A 350,000-square-foot facility outside Philadelphia has been transformed into a modern factory where the Boeing Company will build fuselages for the Bell Boeing V-22 Osprey tiltrotor aircraft and modernize current MV-22 aircraft for the U.S. Marine Corps fleet.
“Boeing’s $115-million investment supports U.S. and international demand for the unrivaled capabilities of the V-22,” says David Koopersmith, vice president and general manager of Boeing Vertical Lift. “We started this project two years ago in a mothballed building. Now, it is a state-of-the-art manufacturing center for the only in-service tiltrotor aircraft in the world.”
Interior and exterior improvements for the V-22 production facility increase energy efficiency and incorporate key safety and environmental provisions. The renovated factory includes new wash/de-paint and final paint booths to support a MV-22 modification program. (Image courtesy: Fred Troilo/The Boeing Company)
The new factory will consolidate production, therefore improving safety and productivity, lowering operating costs, and reducing Boeing’s environmental impact while producing standardized fuselages for Navy, Air Force, Marines, and international Osprey customers.
Learn more about the V-22's development
It will also be home to the Common Configuration – Readiness and Modernization (CC-RAM) program that standardizes the Marine Corps Osprey fleet by upgrading previously built aircraft to the new Block C configuration. This continues CC-RAM work that began in 2018 with nearly $70 million to improve reliability, readiness, and affordability of the platform.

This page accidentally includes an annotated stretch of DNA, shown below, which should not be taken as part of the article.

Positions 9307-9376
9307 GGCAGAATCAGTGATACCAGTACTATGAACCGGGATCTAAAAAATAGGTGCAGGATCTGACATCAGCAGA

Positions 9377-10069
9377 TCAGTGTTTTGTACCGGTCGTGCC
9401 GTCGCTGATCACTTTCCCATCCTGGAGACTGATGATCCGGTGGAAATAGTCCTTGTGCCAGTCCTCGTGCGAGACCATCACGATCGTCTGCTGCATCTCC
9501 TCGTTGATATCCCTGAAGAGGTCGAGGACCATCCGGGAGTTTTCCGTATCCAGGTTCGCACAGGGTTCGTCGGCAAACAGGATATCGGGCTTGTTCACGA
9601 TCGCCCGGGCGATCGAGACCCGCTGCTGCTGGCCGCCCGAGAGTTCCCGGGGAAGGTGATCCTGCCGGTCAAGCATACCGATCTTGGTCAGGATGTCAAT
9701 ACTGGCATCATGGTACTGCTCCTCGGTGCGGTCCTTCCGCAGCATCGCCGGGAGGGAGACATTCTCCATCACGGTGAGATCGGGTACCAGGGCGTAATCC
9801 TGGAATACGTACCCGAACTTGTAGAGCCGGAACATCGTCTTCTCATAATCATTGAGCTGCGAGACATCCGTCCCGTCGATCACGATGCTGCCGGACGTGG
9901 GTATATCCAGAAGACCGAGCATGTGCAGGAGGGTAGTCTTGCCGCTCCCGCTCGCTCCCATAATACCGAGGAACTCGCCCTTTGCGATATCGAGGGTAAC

“The V-22 readiness program is our number one priority,” says U.S. Marine Corps Colonel Matthew Kelly, V-22 Joint Program manager. “The CC-RAM program is key in meeting our readiness goals and returning capable and reliable aircraft to Marine units around the world.”
According to Pat Walsh, retired Admiral and Boeing vice president for U.S. Navy and Marine Corps Services, the V-22 is “one of the most in-demand assets for the U.S. military.” It is a joint service, multirole combat aircraft that uses tiltrotor technology to combine the vertical performance of a helicopter with the speed and range of a fixed-wing aircraft. With its nacelles and rotors in vertical position, it can take off, land and hover like a helicopter. Once airborne, its nacelles can be rotated to transition the aircraft to a turboprop airplane capable of high-speed, high-altitude flight.
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William Kucinski is content editor at SAE International, Aerospace Products Group in Warrendale, Pa. Previously, he worked as a writer at the NASA Safety Center in Cleveland, Ohio and was responsible for writing the agency’s System Failure Case Studies. His interests include literally anything that has to do with space, past and present military aircraft, and propulsion technology.
Contact him regarding any article or collaboration ideas by e-mail at firstname.lastname@example.org.